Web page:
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How to Clean & Oil a Watch:
A Beginners Guide - Section 2
Written by: Kevin James

​Oil and Oiler

Specifically designed oils for watches are another must. I would recommend Moebius. You don't need to buy a ton of it either. One drop is enough to oil dozens of watches. There are a number of different oilers available. A basic oiler is a thin piece of wire with the end flattened slightly. It is dipped into oil each time a drop of oil is needed.  They come in different thickness' to deliver different amounts of oil depending on the job. Also shown below is an automatic oiler.  These are a thin glass tube full of oil that delivers one tiny drop each time it touches a surface (like a jewel hole).  These are convenient because dipping is not necessary.


























Loupe

You need to see exactly what you are doing and therefore you will need magnification. A jewelers loupe is a must.  There are different variations to a standard loupe that you should consider.  Over the years I have become partial to eyeglass clip on magnifyers (shown below) that I use with a set of reading (cheaters) glasses.  Some watchmakers also use some 'Rodico' to attach a loupe directly to their glasses (also shown)..



















Blower

Physically blowing on a watch movement is not the best idea. As unsavory as it may seem, when you blow on something with your mouth, you actually blow particles of spit onto the object. I would recommend buying a blower. Not only are they cheap, but they are great for drying off parts that have just been removed from solution, or for removing dust from a dial.















Hands

Remover and hands pusher. Hands remover tool it a tool designed to lift the hands vertically off of the posts where they firmly rest. The tool avoids damage to the watch dial and the hands themselves. When re-installing the hands, it will be necessary to push down on them firmly with something. A hands pusher tool has a hollow center to avoid damage to the post. Excellent tools that you will need to get the job done right.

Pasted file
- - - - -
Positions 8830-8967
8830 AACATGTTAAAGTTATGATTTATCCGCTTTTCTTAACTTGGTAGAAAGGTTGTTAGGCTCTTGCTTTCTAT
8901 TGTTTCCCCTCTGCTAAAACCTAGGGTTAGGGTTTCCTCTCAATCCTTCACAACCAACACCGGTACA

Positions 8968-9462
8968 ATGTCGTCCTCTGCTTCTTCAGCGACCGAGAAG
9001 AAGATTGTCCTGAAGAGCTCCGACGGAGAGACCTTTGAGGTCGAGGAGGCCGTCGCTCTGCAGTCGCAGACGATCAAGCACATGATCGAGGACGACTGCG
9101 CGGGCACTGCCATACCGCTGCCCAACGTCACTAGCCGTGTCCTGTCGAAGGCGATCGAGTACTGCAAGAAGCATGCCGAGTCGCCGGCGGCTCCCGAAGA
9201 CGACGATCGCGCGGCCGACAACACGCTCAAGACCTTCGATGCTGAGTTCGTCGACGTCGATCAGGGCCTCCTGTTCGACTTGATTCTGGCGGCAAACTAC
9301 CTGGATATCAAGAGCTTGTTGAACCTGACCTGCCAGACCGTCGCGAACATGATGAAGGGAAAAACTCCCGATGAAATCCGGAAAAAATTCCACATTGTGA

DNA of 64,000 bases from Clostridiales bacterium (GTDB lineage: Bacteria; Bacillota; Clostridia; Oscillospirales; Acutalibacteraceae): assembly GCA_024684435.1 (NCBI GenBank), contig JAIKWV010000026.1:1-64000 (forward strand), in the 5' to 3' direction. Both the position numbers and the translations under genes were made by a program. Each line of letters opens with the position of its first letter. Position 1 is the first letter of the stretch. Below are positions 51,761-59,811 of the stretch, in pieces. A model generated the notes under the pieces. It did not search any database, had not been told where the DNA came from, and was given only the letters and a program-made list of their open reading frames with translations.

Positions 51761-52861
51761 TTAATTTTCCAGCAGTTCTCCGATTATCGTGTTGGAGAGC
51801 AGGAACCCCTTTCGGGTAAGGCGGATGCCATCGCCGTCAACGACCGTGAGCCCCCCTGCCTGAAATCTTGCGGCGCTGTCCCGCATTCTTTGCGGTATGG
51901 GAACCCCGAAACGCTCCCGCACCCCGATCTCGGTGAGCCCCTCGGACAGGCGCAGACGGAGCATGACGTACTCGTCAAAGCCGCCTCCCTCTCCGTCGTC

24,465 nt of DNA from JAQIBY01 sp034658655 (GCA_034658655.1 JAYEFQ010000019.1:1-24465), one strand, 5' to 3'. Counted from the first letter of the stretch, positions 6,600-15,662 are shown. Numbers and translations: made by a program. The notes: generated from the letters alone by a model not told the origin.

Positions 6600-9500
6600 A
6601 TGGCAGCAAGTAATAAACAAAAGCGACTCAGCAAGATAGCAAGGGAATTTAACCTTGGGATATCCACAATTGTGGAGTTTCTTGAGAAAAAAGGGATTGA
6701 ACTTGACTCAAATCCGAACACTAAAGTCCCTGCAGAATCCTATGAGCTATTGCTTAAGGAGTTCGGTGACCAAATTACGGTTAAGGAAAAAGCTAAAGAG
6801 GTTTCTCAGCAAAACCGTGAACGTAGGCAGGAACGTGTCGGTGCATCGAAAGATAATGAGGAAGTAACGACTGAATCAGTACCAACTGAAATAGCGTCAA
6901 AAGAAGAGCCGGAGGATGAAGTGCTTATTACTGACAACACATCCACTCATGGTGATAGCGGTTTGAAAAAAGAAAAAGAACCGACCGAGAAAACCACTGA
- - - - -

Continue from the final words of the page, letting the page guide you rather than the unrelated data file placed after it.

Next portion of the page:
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Watch paper

This is special tissue paper is used for placing parts to dry. This paper is lint-less and very absorbent. (Scotts toilet paper also works very well, and will do for now)

















  There are many many other tools that you will want to get as you get more serious about this hobby, but the tools listed above are a good start.


​Now that you have the prerequisites out of the way, you are ready to go. I would strongly recommend that you start with a watch that you are willing to ruin, because chances are you will most likely destroy your first watch. Find an old inexpensive 5 to17 jewel watch at a flea market or on eBay. See my section on eBay on how to find a good candidate. Because of their size, pocket watches are easier to work on. I would NOT spend much more than $10-20 on this one!. Do your best to find one that runs but doesn't keep time or stops. This probably means it just needs a cleaning which is what we are learning how to do. The oil in watches breaks down over time and becomes gummy. This slows the watch down, and eventually it stops. The task at hand it to take the watch apart, clean it, oil it, and reassemble it. Easy right?